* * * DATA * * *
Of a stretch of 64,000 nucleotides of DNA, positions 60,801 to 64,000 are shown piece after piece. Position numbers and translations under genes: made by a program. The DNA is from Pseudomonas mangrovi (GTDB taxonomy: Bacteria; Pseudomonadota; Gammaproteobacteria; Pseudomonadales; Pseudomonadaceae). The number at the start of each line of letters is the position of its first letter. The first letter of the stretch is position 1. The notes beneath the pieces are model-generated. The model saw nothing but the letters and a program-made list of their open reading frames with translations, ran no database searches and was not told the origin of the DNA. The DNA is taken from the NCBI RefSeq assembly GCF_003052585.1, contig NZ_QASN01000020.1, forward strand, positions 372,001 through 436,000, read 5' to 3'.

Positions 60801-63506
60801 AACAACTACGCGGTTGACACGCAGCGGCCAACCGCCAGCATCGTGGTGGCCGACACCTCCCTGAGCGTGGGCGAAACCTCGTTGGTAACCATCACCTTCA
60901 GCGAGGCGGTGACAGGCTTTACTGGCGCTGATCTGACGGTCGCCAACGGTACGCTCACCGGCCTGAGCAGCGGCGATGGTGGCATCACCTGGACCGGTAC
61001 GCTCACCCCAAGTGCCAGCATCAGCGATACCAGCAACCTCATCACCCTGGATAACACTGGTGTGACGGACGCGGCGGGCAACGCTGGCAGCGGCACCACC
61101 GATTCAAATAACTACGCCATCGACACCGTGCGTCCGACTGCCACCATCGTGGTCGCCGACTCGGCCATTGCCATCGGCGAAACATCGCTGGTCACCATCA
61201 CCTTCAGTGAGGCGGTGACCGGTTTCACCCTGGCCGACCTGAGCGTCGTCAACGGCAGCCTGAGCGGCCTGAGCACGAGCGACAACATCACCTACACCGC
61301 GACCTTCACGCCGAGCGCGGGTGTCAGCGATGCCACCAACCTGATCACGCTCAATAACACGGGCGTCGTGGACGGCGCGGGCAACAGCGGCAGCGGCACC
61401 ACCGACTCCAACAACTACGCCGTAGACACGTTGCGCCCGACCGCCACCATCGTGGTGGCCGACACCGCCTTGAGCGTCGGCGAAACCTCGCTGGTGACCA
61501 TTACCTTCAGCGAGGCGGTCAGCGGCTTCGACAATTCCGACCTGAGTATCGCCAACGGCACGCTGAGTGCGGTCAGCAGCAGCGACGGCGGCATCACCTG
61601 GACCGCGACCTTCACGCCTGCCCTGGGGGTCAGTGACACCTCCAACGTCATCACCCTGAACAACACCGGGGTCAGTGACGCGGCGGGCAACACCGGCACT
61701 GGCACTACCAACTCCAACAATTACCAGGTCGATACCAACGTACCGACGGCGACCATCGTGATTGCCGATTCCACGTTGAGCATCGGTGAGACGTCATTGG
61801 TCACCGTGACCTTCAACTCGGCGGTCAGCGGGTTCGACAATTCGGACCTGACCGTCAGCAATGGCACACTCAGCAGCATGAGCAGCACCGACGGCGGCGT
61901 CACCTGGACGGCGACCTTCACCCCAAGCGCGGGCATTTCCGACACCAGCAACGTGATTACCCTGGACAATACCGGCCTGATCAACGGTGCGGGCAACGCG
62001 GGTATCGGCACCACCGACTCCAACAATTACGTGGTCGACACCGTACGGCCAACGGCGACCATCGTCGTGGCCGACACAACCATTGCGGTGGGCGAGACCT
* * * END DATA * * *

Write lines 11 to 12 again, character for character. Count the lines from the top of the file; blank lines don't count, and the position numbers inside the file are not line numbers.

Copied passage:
61601 GACCGCGACCTTCACGCCTGCCCTGGGGGTCAGTGACACCTCCAACGTCATCACCCTGAACAACACCGGGGTCAGTGACGCGGCGGGCAACACCGGCACT
61701 GGCACTACCAACTCCAACAATTACCAGGTCGATACCAACGTACCGACGGCGACCATCGTGATTGCCGATTCCACGTTGAGCATCGGTGAGACGTCATTGG